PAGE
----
- the modulus of the wave function is not constant and therefore not always one, and therefore cannot be interpreted as a probability density anymore
- since we are working with the square of the energy, we have both positive and negative value solutions. This is also a features of the Dirac equation however.

Bibliography:

- Video "Quantum Mechanics 12a - Dirac Equation I by ViaScience (2015)" at youtu.be/OCuaBmAzqek?t=600
- An Introduction to QED and QCD by Jeff Forshaw (1997) 1.2 "Relativistic Wave Equations" and 1.4 "The Klein Gordon Equation" gives some key ideas
- 2011 PHYS 485 lecture videos by Roger Moore from the University of Alberta at around 7:30
- www.youtube.com/watch?v=WqoIW85xwoU&list=PL54DF0652B30D99A4&index=65 "L2. The Klein-Gordon Equation" by doctorphys
- sites.ualberta.ca/~gingrich/courses/phys512/node21.html from Advanced quantum mechanics II by Douglas Gingrich (2004)

The Klein-Gordon equation directly uses a more naive relativistic energy guess of $p_{2}+m_{2}$ squared.

But since this is quantum mechanics, we feel like making $p$ into the "momentum operator", just like in the Schrödinger equation.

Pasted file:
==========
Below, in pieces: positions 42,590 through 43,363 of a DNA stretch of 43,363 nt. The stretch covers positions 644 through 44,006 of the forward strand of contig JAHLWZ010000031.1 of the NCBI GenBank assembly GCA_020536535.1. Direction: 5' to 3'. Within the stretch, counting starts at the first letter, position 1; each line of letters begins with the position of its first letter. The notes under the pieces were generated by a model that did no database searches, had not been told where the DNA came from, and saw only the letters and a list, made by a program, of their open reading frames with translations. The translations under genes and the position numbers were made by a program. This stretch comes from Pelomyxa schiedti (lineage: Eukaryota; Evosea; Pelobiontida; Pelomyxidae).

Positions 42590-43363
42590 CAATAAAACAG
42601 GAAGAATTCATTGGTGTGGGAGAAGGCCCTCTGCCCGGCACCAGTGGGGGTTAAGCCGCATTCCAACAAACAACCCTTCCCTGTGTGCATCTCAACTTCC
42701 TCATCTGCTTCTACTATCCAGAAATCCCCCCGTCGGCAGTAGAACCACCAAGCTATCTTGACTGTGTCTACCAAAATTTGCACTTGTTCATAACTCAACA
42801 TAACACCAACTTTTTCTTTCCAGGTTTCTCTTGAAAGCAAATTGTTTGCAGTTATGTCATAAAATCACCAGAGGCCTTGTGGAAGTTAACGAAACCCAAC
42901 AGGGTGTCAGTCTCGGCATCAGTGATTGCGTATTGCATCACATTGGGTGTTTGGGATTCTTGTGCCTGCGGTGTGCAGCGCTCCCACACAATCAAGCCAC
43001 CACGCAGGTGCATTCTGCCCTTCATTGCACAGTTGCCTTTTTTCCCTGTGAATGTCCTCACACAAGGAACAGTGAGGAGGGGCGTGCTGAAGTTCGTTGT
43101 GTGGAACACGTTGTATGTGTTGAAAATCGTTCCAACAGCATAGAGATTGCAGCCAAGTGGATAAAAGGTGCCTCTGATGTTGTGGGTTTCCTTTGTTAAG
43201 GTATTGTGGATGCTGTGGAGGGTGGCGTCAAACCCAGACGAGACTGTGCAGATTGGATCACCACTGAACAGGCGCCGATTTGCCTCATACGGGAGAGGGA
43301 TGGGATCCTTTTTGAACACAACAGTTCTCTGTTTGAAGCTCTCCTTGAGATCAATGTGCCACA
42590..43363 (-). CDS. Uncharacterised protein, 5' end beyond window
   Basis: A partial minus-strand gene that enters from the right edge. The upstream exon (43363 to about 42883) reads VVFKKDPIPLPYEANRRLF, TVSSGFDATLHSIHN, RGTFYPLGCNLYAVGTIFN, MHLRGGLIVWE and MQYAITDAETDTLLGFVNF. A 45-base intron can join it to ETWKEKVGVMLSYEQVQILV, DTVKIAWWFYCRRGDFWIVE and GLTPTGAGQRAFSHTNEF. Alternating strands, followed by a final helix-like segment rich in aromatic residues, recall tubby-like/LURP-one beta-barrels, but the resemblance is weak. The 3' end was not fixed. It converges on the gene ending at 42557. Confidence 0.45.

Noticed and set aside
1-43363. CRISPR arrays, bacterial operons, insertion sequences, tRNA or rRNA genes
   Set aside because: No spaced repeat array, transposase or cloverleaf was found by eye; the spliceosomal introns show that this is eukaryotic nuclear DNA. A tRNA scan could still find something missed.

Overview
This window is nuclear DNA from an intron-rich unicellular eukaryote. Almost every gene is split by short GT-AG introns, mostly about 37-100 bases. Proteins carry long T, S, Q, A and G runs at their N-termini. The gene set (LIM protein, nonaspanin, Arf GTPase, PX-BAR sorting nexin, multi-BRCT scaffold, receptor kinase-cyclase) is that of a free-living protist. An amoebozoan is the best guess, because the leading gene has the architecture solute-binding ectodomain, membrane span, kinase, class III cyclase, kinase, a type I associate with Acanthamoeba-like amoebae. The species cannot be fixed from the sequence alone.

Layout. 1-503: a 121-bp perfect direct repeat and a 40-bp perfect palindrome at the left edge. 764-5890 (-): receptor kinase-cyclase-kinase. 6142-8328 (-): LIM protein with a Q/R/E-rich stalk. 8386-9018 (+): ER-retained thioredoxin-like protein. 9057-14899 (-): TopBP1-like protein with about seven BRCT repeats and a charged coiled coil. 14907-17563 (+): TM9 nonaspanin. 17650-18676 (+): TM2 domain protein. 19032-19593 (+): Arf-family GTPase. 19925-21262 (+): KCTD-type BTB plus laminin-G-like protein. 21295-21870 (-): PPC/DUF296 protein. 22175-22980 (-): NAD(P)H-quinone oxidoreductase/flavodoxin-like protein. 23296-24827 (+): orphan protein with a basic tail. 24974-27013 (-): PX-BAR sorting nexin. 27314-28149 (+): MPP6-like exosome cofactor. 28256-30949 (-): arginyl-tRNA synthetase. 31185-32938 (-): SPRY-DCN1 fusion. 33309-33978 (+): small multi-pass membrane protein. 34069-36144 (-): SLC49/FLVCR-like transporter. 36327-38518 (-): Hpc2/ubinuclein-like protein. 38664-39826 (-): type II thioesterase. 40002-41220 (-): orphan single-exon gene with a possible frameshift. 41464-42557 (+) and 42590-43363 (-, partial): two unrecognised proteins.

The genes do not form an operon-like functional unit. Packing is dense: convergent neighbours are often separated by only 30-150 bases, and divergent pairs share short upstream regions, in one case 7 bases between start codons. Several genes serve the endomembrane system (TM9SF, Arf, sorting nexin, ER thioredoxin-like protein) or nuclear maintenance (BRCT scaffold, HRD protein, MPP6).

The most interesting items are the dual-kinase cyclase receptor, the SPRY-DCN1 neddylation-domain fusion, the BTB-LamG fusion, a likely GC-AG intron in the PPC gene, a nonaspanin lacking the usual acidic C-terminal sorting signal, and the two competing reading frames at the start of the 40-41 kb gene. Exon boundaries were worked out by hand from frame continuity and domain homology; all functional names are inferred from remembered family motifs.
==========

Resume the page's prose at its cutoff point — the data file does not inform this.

But we don't really know how to apply the momentum operator twice, because it is a gradient, so the first application goes from a scalar field to the vector field, and the second one...

So we just cheat and try to use the laplace operator instead because there's some squares on it:

$H=∇_{2}+m_{2}$

But then, we have to avoid taking the square root to reach a first derivative in time, because we don't know how to take the square root of that operator expression.

So the Klein-Gordon equation just takes the approach of using this squared Hamiltonian instead.

Since it is a Hamiltonian, and comparing it to the Schrödinger equation which looks like:
taking the Hamiltonian twice leads to:

$Hψ=i∂t∂ψ $

$H_{2}ψ=−∂_{2}t∂_{2}ψ $

We can contrast this with the Dirac equation, which instead attempts to explicitly construct an operator which squared coincides with the relativistic formula: derivation of the Dirac equation.

Predicts fine structure.

Spin is one of the defining properties of elementary particles, i.e. number that describes how an elementary particle behaves, much like electric charge and mass.

Possible values are half integer numbers: 0, 1/2, 1, 3/2, and so on.